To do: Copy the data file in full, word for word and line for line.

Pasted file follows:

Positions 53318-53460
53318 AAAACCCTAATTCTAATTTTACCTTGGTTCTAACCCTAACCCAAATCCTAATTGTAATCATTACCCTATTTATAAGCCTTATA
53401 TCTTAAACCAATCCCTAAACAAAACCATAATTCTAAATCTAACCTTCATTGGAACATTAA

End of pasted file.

Positions 53318-53460
53318 AAAACCCTAATTCTAATTTTACCTTGGTTCTAACCCTAACCCAAATCCTAATTGTAATCATTACCCTATTTATAAGCCTTATA
53401 TCTTAAACCAATCCCTAAACAAAACCATAATTCTAAATCTAACCTTCATTGGAACATTAA